Matt Friedman teaches filmmaking at the Governor's School for the Arts in Norfolk, Virginia. He wrote the local independent feature comedy, Moving, in the early 2000s (for which he won "Best Screenplay" at the Digital Visions film festival in Chicago), then his second script won him a fellowship to the Sundance Screenwriters Lab, where he was the inaugural recipient of the Sloan Foundation Fellowship for science themes in film. He assistant directed the 2012 Doritos commercial "Man's Best Friend," which became the #1 ad of that year's Superbowl, then wrote and co-wrote several follow-ups.
He edited the Luthiel's Song fantasy series and Growth Shock by Robert Fanney. He is also active in the theater, having acted in and directed several plays including Enron and Hand to God, mostly at the Generic Theater, where he was a founding member of the Artistic Team and for whom he has written and directed a series of comedy shorts. In 2016, he produced and scored the short film Moss Manor, which won Best Film at the Hampton Roads 48 Hour Film Project and also garnered the award for Best Original Score. He later won the 2017 prize for "Best Writing" for his short film at the Seven Cities Film Showcase. He has been a screenwriting panelist at the Virginia Festival of the Book, a screenwriting workshop instructor at the CNU Writer's Conference, and helped launch the new film department at the Governor's School for the Arts, where he adapted and directed their educational feature, The Unknown Variable. He has also kept himself busy over the years as a volunteer EMT, and a graphic & web designer at Frame25 Productions.
Bill Glose is a former paratrooper and combat platoon leader. Now a civilian, he undertakes intriguing pursuits—such as walking across Virginia and participating in a world-record-setting skinny-dip—to write about for magazines. For 17 years he was a contributing editor with Virginia Living magazine. He has also written freelance articles, essays, and stories for numerous other publications, including The Writer, Army Times, and GRIT. His literary honors include the 2020 Dateline Award for Excellence in Journalism (Trade Journal category), the Virginia Press Association First Place Award for Sports News Writing, and the Missouri Humanities Council National Award for Veteran’s Interviews. He maintains a page of helpful information for writers on his website.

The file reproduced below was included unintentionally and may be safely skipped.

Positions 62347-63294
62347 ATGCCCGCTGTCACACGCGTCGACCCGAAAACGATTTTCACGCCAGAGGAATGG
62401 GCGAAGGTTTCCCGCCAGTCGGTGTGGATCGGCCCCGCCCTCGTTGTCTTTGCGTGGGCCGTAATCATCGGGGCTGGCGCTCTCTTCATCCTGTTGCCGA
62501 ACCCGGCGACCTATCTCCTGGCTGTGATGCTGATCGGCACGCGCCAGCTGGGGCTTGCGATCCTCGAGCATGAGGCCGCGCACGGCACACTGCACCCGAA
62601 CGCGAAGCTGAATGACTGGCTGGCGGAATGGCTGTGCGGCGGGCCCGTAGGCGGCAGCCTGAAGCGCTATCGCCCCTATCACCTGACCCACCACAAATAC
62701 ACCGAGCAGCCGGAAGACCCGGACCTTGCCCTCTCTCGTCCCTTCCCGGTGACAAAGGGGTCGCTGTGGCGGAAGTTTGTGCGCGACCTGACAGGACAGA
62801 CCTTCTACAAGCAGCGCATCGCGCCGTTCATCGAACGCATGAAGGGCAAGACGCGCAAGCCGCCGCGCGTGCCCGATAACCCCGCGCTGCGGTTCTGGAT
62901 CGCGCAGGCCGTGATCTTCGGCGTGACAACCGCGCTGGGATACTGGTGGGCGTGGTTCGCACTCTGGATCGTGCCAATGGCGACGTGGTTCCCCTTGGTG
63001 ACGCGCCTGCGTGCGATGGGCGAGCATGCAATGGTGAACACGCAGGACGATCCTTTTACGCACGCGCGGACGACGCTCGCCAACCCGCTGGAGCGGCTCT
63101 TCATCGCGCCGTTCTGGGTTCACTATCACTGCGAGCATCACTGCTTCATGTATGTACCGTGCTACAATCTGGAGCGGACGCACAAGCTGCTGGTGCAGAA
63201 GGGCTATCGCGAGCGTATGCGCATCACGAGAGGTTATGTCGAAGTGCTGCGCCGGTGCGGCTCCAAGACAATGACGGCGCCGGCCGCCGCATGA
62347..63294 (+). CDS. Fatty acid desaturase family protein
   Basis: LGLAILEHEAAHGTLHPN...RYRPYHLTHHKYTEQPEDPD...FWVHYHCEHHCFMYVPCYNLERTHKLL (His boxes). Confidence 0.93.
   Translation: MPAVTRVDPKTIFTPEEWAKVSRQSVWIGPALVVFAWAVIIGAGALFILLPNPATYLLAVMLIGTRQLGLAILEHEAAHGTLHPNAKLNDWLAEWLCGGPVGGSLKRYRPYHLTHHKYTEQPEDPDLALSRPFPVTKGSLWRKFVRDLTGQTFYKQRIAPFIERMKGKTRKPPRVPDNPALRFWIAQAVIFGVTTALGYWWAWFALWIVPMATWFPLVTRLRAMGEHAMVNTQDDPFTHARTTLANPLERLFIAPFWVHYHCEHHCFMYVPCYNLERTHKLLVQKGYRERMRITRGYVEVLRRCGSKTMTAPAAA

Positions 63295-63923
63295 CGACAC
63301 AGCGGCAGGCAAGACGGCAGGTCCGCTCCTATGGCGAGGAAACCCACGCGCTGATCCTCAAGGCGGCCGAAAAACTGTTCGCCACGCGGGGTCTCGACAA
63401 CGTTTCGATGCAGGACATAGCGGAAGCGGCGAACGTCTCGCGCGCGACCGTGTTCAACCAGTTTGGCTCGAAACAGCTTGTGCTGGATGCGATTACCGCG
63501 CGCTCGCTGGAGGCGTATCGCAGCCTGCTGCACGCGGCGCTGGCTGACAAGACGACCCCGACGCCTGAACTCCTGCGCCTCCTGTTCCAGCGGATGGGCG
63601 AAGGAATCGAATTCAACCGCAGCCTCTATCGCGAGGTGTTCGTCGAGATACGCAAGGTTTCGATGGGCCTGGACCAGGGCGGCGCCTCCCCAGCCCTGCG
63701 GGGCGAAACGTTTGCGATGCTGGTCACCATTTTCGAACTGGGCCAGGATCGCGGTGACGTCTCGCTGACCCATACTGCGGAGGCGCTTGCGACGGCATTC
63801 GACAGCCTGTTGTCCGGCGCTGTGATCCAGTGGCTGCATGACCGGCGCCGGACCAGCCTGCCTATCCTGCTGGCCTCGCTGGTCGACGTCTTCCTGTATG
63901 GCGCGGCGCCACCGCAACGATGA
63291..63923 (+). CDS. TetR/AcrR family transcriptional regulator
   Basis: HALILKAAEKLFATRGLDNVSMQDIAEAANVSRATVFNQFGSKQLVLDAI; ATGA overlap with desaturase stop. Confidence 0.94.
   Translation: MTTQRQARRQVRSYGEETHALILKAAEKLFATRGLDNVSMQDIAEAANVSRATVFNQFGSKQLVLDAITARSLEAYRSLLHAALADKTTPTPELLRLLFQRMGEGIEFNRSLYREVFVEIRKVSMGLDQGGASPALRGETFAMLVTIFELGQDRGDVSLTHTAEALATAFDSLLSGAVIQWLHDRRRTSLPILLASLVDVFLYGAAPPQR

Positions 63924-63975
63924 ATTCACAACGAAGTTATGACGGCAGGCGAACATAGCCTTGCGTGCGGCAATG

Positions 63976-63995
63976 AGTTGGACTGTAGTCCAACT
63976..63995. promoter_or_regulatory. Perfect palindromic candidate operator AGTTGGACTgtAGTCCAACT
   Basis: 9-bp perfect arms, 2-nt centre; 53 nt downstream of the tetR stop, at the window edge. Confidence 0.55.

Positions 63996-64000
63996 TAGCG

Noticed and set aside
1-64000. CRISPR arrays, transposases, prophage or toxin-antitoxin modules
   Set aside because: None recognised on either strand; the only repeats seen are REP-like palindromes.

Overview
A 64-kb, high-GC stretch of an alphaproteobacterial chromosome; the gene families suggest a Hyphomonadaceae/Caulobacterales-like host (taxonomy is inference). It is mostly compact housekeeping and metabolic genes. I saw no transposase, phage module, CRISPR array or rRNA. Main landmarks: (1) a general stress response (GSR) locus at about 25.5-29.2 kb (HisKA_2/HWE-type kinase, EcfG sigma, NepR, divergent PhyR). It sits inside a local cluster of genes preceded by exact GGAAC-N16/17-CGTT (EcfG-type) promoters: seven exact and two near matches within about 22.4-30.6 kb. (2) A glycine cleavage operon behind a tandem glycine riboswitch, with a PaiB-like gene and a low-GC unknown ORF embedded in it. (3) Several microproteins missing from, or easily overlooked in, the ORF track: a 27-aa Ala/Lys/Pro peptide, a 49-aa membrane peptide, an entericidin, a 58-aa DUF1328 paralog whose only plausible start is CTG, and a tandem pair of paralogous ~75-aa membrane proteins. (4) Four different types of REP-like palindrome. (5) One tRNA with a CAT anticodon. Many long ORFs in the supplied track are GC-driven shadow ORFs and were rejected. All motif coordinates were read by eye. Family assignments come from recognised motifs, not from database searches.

Terry Cox-Joseph is president of the Poetry Society of Virginia and is a former newspaper reporter and editor. From 1994-2004 she was the coordinator for the annual Christopher Newport University Writers' Conference and Contest. An award-winning poet, she has been published in Northern Virginia Review, Allegro and Chiron Review among others. Her first poetry chapbook, Between Then and Now, was published by Finishing Line Press in 2018. Her first book of nonfiction, ADJUSTMENTS, The Making of a Chiropractor, was published by Hampton Roads Publishing in 1993. Her short stories and articles have appeared in numerous magazines. She is a graduate of Minneapolis College of Art and Design.